Russian ex-spy, daughter still critical after nerve agent attack - United Kingdom minister

Marie Harrington
March 11, 2018

On Friday, police called in about 180 marines, soldiers and air force personnel with expertise in chemical weapons, decontamination and logistics to help with the probe and to remove vehicles that might be contaminated.

Commentators said police were exploring the theory that the former Russian spy and his daughter, who was reportedly visiting from Moscow, were exposed to the nerve agent at the house.

The father and daughter - believed by authorities to have been deliberately targeted - were found slumped on a bench near a shopping center on Sunday afternoon.

In an update to parliament yesterday, Rudd said that the individuals remain unconscious and "in a critical but stable condition".

Authorities say there is no risk to the general public from the attack.

She said 240 witnesses had been identified and 250 officers from eight out of 11 of the country's counter-terrorism units were handling the case with "speed and professionalism". "We are putting in enormous resources to ensure that they have all the support that they need to do that".

A total of 21 people have received medical treatment after the mysterious attack, including Nick Bailey, a British police officer who is conscious but in serious condition.

Russian Federation has denied any involvement in the attack that has left some 21 people needing medical treatment.

"The public should not be alarmed and the public health advice remains the same".

The grave of Mr Skripal's wife Liudmila, who was buried in 2012, and the memorial stone of his son Alexander, who was cremated previous year, were cordoned off at the London Road cemetery.Apparent fears of chemical contamination have also seen Mr Skripal's home cordoned off while detectives attempt to pin down the origins of the substance used to incapacitate him. "People have been so kind and he has expressed that he will never forget that kindness". "At the moment, our priority is going to be the incident, which is why I'm here".

Meanwhile, investigators wearing hazmat suits could be seen near the grave of Mr Skripal's wife Liudmila in Salisbury's London Road cemetery. Entrances to the cemetery were closed off.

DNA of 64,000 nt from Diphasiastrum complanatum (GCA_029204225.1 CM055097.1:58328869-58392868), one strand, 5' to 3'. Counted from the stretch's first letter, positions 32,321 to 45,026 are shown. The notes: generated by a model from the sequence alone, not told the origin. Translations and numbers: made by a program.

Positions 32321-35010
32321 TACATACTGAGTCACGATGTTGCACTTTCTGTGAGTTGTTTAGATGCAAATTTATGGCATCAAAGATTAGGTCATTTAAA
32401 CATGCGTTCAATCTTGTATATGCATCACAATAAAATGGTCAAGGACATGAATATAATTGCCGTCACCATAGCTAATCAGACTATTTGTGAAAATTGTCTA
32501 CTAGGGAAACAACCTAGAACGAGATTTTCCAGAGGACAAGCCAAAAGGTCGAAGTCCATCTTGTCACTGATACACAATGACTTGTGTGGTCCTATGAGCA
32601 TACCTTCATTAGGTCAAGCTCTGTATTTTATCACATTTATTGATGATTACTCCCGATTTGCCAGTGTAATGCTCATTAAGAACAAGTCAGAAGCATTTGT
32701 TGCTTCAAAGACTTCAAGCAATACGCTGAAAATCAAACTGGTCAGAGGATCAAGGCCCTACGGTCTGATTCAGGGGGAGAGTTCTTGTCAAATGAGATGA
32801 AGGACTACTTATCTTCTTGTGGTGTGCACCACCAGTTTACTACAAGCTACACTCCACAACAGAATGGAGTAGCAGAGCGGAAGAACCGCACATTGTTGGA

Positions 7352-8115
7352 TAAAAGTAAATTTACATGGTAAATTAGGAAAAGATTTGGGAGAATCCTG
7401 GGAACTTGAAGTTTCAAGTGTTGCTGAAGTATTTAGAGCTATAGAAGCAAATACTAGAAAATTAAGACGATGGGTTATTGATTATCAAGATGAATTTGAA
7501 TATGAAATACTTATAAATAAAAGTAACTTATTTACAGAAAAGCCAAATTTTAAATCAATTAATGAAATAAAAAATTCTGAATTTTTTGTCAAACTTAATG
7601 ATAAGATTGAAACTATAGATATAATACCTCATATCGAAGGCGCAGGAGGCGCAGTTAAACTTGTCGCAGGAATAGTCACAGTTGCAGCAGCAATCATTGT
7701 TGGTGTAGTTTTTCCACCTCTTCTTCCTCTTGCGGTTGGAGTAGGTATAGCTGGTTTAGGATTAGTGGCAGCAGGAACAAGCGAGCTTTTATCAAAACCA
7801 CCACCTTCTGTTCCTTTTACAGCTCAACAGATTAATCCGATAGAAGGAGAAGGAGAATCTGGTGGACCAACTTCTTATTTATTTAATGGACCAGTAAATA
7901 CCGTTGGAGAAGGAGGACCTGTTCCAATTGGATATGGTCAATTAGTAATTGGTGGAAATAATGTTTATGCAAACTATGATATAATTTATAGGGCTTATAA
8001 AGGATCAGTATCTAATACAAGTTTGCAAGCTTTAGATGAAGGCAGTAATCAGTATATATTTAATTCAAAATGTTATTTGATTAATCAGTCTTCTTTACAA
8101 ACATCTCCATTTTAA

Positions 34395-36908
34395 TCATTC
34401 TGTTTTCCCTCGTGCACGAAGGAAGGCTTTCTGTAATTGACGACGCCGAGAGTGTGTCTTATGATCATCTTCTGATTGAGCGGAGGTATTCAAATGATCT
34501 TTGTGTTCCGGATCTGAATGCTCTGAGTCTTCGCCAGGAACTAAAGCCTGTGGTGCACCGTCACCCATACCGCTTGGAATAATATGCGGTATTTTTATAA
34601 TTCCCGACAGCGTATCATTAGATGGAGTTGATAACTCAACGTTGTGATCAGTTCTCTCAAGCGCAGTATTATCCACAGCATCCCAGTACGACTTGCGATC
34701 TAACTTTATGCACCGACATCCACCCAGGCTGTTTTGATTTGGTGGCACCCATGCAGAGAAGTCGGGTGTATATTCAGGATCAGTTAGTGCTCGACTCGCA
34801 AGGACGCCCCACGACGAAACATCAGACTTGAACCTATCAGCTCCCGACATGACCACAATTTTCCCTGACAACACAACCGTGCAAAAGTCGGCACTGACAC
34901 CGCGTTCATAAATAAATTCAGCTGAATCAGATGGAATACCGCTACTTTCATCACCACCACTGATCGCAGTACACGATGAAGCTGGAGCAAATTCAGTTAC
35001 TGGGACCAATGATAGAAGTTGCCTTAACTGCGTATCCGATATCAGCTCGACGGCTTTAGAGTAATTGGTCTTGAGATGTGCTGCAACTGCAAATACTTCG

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Western intelligence services consider Russian Federation a leading suspect based on previous attacks that used a similar substance and method, a Western intelligence official told CNN. "It's too early to say how far and wide this investigation will stretch".

If a Moscow link were proved, it would plunge relations between the West and Russian Federation to a new low.

"We are accused not only of this, but of everything that, in the view of our Western partners, is wrong on this plant", said foreign minister Sergei Lavrov said on Friday. He said Russian Federation was ready to assist "any investigation" but that it was "not necessary to hurl unfounded accusations on TV". However, British Foreign Secretary urged "not to jump to conclusions".

The UK said it will seek assistance from North Atlantic Treaty Organisation and employ the "full force" of its resources to respond to the poisoning of a Russian former double agent.

Those branded enemies of the Russian state have sometimes died mysteriously overseas, and the Skripal case echoes the death of Alexander Litvinenko, a former Russian agent who was poisoned in London in 2006 with radioactive polonium-210.

A British public inquiry found that Putin had probably ordered Litvinenko's murder.

The meeting was similar to the ones convened after extremist attacks and other threats to Britain's national security.

Speaking to BBC Radio 4, Wallace described the attack as a "very serious incident with horrendous outcomes".

"The Government will not be acting precipitously in response to what has happened".

"Once these are established, then and only then, will an appropriate and proportionate course of action be taken".

Other reports by TheSundaySentinel

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